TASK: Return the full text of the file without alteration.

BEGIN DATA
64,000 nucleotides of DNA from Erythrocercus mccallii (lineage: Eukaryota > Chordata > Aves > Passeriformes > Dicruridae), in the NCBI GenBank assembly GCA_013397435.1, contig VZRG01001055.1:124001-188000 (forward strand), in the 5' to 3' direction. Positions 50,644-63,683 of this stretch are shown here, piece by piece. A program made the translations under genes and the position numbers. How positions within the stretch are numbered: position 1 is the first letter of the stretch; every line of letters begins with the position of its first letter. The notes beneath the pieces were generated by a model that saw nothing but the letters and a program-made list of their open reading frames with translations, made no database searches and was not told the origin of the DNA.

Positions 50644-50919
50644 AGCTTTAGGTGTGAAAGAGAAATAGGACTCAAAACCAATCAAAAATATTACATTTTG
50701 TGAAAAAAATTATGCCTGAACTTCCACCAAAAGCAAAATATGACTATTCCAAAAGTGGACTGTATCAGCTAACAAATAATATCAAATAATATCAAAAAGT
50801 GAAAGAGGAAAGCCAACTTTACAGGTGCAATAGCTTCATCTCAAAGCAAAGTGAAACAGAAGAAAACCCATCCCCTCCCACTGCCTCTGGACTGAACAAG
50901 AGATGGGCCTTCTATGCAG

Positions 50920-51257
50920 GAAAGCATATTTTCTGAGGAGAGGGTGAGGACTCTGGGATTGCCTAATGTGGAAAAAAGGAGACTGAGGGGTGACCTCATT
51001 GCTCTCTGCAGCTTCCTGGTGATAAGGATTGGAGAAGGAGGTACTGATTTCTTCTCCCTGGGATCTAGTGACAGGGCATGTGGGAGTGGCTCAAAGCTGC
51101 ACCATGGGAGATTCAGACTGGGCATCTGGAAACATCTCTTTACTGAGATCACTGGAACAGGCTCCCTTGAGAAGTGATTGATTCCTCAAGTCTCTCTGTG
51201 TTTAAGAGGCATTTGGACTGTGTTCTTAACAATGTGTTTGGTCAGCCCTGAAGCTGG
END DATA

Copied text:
64,000 nucleotides of DNA from Erythrocercus mccallii (lineage: Eukaryota > Chordata > Aves > Passeriformes > Dicruridae), in the NCBI GenBank assembly GCA_013397435.1, contig VZRG01001055.1:124001-188000 (forward strand), in the 5' to 3' direction. Positions 50,644-63,683 of this stretch are shown here, piece by piece. A program made the translations under genes and the position numbers. How positions within the stretch are numbered: position 1 is the first letter of the stretch; every line of letters begins with the position of its first letter. The notes beneath the pieces were generated by a model that saw nothing but the letters and a program-made list of their open reading frames with translations, made no database searches and was not told the origin of the DNA.

Positions 50644-50919
50644 AGCTTTAGGTGTGAAAGAGAAATAGGACTCAAAACCAATCAAAAATATTACATTTTG
50701 TGAAAAAAATTATGCCTGAACTTCCACCAAAAGCAAAATATGACTATTCCAAAAGTGGACTGTATCAGCTAACAAATAATATCAAATAATATCAAAAAGT
50801 GAAAGAGGAAAGCCAACTTTACAGGTGCAATAGCTTCATCTCAAAGCAAAGTGAAACAGAAGAAAACCCATCCCCTCCCACTGCCTCTGGACTGAACAAG
50901 AGATGGGCCTTCTATGCAG

Positions 50920-51257
50920 GAAAGCATATTTTCTGAGGAGAGGGTGAGGACTCTGGGATTGCCTAATGTGGAAAAAAGGAGACTGAGGGGTGACCTCATT
51001 GCTCTCTGCAGCTTCCTGGTGATAAGGATTGGAGAAGGAGGTACTGATTTCTTCTCCCTGGGATCTAGTGACAGGGCATGTGGGAGTGGCTCAAAGCTGC
51101 ACCATGGGAGATTCAGACTGGGCATCTGGAAACATCTCTTTACTGAGATCACTGGAACAGGCTCCCTTGAGAAGTGATTGATTCCTCAAGTCTCTCTGTG
51201 TTTAAGAGGCATTTGGACTGTGTTCTTAACAATGTGTTTGGTCAGCCCTGAAGCTGG